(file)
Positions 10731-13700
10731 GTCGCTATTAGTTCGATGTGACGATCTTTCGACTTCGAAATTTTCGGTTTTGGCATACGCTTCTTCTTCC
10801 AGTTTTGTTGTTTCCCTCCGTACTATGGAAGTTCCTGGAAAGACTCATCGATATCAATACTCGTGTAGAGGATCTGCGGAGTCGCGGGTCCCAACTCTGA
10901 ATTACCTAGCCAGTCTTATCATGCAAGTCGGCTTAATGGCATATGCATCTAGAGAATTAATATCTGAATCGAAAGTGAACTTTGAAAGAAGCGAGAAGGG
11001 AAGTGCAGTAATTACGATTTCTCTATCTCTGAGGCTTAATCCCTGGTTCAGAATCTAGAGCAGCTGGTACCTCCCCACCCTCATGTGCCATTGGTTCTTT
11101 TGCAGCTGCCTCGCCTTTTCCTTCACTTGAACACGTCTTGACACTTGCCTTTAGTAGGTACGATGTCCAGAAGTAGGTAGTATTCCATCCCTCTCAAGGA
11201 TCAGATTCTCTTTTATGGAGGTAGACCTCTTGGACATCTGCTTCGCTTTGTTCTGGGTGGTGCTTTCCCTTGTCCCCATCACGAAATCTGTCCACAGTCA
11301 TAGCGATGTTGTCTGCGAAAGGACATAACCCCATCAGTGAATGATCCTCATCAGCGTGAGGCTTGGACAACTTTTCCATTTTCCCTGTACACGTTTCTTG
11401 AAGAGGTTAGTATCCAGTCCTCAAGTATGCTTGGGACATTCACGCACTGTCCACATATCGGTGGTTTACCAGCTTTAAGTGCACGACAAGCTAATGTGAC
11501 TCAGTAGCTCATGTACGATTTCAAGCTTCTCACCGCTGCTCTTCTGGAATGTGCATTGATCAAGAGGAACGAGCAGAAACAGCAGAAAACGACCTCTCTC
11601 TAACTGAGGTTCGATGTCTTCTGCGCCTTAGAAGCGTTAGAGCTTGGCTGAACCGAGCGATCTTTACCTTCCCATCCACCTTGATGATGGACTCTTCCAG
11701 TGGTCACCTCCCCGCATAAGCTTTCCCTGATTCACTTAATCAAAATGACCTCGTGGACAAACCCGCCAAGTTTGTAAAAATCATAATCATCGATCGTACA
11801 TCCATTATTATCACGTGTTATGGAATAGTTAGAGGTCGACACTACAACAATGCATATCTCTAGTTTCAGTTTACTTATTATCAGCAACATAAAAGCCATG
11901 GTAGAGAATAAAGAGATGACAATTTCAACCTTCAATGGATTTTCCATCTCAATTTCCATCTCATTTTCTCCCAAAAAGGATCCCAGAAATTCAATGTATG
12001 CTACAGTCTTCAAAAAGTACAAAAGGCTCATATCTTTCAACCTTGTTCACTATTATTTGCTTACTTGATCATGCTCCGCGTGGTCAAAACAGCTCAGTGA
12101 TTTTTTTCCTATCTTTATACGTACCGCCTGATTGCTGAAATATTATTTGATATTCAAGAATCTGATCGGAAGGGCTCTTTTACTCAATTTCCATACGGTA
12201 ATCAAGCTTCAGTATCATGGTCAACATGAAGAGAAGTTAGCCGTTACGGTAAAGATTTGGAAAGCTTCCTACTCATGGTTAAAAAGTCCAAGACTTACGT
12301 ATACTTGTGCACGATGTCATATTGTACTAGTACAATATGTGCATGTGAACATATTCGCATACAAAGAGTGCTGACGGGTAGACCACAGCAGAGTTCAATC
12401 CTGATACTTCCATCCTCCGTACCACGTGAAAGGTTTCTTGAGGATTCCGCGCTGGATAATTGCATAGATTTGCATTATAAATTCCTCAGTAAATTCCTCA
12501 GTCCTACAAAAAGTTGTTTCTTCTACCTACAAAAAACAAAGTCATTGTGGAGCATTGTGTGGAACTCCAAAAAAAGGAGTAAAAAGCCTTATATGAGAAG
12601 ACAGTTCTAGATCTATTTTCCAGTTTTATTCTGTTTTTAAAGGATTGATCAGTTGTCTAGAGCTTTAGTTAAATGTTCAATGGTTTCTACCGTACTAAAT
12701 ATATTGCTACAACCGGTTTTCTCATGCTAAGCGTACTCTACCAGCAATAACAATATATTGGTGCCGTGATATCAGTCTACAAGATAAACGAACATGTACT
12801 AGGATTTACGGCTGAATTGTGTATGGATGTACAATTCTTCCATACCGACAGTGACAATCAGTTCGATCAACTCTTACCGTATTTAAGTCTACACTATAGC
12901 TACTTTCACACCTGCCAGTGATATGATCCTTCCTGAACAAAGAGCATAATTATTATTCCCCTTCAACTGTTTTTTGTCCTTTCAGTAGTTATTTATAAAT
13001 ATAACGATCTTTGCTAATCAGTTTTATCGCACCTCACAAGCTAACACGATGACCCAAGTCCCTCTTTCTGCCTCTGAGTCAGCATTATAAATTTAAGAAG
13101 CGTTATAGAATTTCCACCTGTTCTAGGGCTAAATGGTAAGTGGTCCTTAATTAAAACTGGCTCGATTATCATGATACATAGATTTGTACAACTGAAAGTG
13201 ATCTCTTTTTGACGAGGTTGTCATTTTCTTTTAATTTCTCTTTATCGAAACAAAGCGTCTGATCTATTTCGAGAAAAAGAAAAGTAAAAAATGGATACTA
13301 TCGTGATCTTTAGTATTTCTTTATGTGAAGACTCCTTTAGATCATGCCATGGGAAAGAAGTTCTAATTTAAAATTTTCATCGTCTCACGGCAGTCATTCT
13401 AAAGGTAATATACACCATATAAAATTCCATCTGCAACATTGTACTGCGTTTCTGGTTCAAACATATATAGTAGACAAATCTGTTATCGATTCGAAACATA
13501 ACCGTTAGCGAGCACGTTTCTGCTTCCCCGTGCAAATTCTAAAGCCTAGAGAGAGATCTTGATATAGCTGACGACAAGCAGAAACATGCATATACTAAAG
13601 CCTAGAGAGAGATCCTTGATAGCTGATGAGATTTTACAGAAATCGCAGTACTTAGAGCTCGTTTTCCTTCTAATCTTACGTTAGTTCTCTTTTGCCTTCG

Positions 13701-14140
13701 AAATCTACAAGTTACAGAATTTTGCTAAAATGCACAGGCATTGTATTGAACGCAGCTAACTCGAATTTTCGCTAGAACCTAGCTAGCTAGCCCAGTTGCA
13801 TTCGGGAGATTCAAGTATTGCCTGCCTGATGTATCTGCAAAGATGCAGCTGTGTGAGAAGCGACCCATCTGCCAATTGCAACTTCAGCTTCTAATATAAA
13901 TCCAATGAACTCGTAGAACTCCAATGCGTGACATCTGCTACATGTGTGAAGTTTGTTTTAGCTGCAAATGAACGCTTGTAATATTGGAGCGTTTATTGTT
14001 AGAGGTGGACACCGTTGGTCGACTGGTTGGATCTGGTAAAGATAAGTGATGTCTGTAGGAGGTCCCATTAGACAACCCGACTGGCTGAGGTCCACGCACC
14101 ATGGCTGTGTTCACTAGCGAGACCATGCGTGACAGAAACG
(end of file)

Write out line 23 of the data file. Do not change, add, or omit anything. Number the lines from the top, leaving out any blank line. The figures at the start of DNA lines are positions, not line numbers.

12801 AGGATTTACGGCTGAATTGTGTATGGATGTACAATTCTTCCATACCGACAGTGACAATCAGTTCGATCAACTCTTACCGTATTTAAGTCTACACTATAGC